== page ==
Thursday, March 31, 2016

Drawing on red pastel paper

     This is last night's "long pose"  - which is about 2 hours as there is set-up time, always a bit of an adjustment to make with lighting, and then breaks for the model, then clean-up time- so a three-hour period is not three hours of drawing. The evening gown was a sort of iridescent silver grey with a lovely shimmer. However, when I applied grey pastel, it looked greenish. I think that was because of the red paper. The grey took the complementary colour. I had to combat that by using some lavender pastel first and also using pure black and white as well as greys. Still, it was interesting working on the red paper as it made the set-up more dramatic and gave a good underlying warmth to the skin. I might consider making a painting of this and I do have a reference photo as well- but the skin tones and light on the dress show so much better in the pastel!

Friday, March 25, 2016

A Different Pencil Name

     A lot of pencil companies are named after people -such as Faber-Castell, Dixon and Conte'- while others may take place names like Cumberland, but one manufacturer has a different name altogether- Koh-i-noor. I've used the pencils - even have a lovely big set of coloured pencils, but I didn't think too much about the name until I got into this whole research on pencil names (see previous posts). Koh-i-noor is the name, from Persian for "Mountain of Light" of the famous large colourless diamond that is now part of the British Crown Jewels. The pencil company was founded in Vienna around 1790 by Joseph Hardtmudth. Variations in spelling of his last name appear on pencils today. In 1848, he relocated to Ceske-Budejoivice in the Czech Republic where the company remains a private company to this day.
      The diamond's story began back in the 13th century when it was found in India and after changing hands many times,  ended in the possession of Queen Victoria after the British conquered the Punjab region in 1849. Following a fairly perilous sea voyage, the diamond arrived in London and became the "got-to-see" item in the Great Exhibition at Hyde Park, London in 1851. Jostling crowds complained that it didn't really sparkle as sunlight was not really catching it.  Prince Albert was also unhappy with the dull irregular gem and in 1852 had it cut down from 186 carats to 105.6 carats. Some size loss was because of the discovery of flaws, but after 38 days of cutting, the diamond emerged 42 percent lighter in a dazzling, oval-cut brilliant.  It was worn in a brooch by Queen Victoria. After her death, it was set into a crown for Queen Alexandra and is now in the Queen Mother's crown on display with the other Crown Jewels. There is still some dispute about the real ownership but Britain claims legal ownership under the Treaty of Lahore.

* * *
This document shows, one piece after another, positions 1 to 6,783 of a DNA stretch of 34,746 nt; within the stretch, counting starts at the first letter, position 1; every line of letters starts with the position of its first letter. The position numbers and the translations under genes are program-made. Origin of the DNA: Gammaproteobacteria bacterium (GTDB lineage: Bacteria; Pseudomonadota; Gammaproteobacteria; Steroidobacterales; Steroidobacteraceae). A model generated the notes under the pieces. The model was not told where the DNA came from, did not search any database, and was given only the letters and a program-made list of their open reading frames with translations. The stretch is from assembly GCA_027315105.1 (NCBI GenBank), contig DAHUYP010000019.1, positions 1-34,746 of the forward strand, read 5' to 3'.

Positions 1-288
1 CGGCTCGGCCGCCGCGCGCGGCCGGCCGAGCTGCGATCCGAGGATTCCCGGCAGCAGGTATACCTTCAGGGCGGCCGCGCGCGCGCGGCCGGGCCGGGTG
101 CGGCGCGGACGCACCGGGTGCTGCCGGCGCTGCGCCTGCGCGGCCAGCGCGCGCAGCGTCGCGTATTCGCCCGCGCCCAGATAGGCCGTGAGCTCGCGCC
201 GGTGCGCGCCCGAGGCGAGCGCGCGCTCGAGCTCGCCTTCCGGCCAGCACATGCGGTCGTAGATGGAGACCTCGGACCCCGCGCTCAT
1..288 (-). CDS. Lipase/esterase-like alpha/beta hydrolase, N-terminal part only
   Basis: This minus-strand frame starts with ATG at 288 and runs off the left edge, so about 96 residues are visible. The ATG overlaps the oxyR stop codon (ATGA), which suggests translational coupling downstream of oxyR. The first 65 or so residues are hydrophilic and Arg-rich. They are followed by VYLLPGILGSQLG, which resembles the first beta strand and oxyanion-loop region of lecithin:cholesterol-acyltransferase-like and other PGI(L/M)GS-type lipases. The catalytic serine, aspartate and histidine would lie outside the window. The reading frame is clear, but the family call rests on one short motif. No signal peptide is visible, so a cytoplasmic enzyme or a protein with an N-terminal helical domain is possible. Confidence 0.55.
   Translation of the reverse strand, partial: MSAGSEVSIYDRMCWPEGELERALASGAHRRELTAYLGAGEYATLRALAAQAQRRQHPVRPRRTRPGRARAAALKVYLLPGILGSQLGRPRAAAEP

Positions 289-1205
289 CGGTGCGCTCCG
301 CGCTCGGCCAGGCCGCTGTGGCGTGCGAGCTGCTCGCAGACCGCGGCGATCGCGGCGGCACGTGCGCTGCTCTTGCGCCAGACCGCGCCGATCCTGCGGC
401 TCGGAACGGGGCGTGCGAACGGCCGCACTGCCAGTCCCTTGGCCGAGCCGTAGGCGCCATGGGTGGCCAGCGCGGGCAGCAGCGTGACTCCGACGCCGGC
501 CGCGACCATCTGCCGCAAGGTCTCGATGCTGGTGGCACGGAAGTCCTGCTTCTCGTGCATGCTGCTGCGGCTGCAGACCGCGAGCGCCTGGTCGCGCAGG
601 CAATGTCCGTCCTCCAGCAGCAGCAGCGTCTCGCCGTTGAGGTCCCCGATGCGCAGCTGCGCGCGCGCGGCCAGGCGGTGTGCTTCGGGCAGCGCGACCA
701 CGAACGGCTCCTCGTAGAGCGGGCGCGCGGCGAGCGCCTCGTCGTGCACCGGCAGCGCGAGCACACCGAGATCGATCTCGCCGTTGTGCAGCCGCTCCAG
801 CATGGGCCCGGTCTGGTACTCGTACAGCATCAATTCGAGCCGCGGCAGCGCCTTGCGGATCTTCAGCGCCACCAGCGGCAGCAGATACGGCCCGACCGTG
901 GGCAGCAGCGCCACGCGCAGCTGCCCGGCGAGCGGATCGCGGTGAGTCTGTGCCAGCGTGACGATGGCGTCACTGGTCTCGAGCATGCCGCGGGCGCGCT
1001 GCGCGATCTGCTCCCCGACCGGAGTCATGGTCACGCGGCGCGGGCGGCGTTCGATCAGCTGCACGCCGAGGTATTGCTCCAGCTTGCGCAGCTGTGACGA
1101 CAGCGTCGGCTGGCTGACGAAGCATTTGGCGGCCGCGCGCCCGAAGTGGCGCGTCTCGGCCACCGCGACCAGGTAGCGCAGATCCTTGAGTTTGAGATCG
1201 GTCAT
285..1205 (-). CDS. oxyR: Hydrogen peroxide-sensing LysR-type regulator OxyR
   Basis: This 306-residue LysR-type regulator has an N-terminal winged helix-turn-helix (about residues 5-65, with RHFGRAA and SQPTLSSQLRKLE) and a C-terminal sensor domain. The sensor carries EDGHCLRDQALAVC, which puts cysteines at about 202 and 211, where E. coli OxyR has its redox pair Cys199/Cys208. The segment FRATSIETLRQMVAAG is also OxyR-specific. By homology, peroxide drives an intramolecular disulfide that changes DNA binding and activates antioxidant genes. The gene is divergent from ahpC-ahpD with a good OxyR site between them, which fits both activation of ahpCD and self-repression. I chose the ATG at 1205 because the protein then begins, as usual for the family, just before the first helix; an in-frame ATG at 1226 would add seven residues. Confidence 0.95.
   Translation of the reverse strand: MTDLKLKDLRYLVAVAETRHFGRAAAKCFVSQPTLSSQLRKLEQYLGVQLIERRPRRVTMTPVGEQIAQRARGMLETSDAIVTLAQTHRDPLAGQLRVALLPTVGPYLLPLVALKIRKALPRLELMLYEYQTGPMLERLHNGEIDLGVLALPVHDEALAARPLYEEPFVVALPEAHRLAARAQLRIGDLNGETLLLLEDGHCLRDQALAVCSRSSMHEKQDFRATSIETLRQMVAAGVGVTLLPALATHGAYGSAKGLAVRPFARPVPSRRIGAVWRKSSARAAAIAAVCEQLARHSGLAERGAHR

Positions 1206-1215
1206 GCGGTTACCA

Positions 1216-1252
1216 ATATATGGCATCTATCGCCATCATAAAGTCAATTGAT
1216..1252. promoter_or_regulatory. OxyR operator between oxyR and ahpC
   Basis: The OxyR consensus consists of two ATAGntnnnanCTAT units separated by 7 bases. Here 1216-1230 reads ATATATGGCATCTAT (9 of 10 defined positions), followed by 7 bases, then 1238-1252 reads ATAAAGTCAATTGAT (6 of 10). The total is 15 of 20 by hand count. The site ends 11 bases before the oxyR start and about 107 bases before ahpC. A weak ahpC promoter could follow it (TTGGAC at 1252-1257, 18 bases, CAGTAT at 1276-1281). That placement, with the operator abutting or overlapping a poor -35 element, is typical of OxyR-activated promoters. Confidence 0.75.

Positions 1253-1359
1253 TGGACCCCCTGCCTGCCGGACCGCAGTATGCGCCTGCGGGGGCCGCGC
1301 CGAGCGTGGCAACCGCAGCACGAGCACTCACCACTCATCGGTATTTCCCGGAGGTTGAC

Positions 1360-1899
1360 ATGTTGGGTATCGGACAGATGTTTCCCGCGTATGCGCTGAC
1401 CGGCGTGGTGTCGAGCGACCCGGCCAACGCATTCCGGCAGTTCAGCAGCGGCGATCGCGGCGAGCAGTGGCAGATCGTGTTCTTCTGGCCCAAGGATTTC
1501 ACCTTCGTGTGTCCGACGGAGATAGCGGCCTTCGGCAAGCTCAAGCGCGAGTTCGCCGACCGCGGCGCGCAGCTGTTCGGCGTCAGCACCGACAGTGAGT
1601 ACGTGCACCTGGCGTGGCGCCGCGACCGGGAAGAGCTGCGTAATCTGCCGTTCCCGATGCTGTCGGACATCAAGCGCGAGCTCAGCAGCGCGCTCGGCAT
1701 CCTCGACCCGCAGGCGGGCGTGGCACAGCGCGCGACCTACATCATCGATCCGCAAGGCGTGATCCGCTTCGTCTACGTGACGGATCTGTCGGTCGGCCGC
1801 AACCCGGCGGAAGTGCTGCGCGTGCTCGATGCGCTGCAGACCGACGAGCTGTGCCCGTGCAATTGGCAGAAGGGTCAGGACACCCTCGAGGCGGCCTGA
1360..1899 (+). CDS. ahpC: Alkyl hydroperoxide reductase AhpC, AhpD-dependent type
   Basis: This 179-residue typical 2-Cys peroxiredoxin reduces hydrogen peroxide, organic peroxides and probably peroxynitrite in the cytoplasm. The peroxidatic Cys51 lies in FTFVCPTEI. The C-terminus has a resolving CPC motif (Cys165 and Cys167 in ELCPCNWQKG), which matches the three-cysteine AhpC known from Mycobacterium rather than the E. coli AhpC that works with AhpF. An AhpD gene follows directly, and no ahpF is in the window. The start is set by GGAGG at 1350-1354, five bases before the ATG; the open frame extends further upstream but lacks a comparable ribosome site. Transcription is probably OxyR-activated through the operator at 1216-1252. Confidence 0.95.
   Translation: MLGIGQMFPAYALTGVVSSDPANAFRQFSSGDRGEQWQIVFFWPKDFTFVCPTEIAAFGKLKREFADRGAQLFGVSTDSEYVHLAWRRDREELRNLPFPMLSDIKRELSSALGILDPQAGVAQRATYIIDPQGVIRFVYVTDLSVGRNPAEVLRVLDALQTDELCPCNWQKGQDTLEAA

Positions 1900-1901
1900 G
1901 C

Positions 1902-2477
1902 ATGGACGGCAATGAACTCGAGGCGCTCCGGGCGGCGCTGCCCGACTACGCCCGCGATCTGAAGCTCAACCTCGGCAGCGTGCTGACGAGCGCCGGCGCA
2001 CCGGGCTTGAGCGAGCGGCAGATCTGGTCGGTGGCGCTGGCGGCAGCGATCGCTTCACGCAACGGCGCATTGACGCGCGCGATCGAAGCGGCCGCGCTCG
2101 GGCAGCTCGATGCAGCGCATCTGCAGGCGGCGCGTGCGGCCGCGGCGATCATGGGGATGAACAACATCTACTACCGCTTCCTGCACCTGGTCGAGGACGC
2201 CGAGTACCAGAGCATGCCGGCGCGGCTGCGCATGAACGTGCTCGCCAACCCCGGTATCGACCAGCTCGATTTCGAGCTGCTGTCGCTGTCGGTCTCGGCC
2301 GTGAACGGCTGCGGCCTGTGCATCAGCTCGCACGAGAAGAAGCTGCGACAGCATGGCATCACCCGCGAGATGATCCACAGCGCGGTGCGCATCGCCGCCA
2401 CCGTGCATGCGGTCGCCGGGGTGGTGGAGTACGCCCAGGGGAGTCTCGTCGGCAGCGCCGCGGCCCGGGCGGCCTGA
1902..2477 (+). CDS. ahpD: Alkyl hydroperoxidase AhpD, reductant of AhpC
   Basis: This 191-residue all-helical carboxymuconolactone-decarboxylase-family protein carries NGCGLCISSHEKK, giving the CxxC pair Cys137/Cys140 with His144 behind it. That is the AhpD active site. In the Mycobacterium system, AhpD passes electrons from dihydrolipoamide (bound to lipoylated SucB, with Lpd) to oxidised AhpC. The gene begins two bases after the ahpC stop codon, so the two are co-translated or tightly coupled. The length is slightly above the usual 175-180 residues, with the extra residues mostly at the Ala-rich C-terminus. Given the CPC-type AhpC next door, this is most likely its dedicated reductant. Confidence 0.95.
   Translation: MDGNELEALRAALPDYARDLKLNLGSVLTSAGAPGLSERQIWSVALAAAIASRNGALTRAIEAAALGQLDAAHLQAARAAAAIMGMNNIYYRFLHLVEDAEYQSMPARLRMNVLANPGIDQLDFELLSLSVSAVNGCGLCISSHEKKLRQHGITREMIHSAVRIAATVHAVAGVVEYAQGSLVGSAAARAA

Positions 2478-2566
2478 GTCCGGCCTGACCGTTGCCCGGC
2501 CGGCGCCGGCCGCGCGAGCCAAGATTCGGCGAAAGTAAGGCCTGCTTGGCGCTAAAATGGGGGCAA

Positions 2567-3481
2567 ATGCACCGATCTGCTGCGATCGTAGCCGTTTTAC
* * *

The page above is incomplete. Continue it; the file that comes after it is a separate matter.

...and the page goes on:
Obviously the diamond would have received a lot of attention  around the time of the Exhibition and the re-cutting so it must have been around this time that the Czech pencil company adopted the name. Interestingly, Koh-i-noor  was the first pencil company to paint their pencils yellow- a colour now quite common for pencils. The photos above are of an art supply store in Cesky Krumlov in the Czech republic. The doors of most shops are double-doors for security. Then,when the outer doors are opened for business, wonderful decorations are often shown. This art store features interesting sculptures that combine fingers and paint-tubes. And, yes, they also sold Koh-i-noor pencils.

Thursday, March 17, 2016

Skin on Skin

I couldn't resist that title as this is a Life Drawing- 20 minutes - done on Terra-skin, the "paper" that isn't really paper. It is actually ground stone mixed with some kind of a resin. It is a very smooth surface and not as absorbent as regular paper. I did the drawing of the model, Virginia, with "Ink Black" Derwent Inktense pencil, using it dry. Then I used a water-holding brush to wet the lines and produce the wash. Then I added the more intense shadow as the surface was still somewhat damp. This is the first time I have used this paper for life drawing and I thought the Inktense pencil worked well in the limited time frame--- so now I am anxious to try it again.  I bought some Terra-skin some time ago but hadn't used it much- but then I thought it could work well with the Inktense pencil because you don't lose any of the intensity of it sinking into paper. The surface is very durable and apparently it is possible to scratch onto the drawing or painting medium but not  disturb the surface of the the "paper" itself. It is always interesting to try the challenge of different materials and I can certainly see the value in further explorations of this method- and possibly others on this surface.

Sunday, March 13, 2016

Latest Life Drawing

This is the latest life drawing. I just put it on my Pinterest board of life drawings. We had Amanda on Friday and I decided to work my mixed-media approach again. I did the initial drawing with black conte' crayon on watercolour paper and then did a wash of thinned acrylic quinacrodine  red, used a blow dryer to dry it and then applied acrylic ground for pastels. Blow-dryer again and then it had a nice gritty surface for pastels, so I finished it in soft pastels. It is a bit looser way of working than working directly in the pastels on pastel paper and I think it gives it more body. I'd rather work on paper than try to paint on canvas in the same time period, which was basically 2 hours. Also- easier to store - but it could be framed as a finished piece.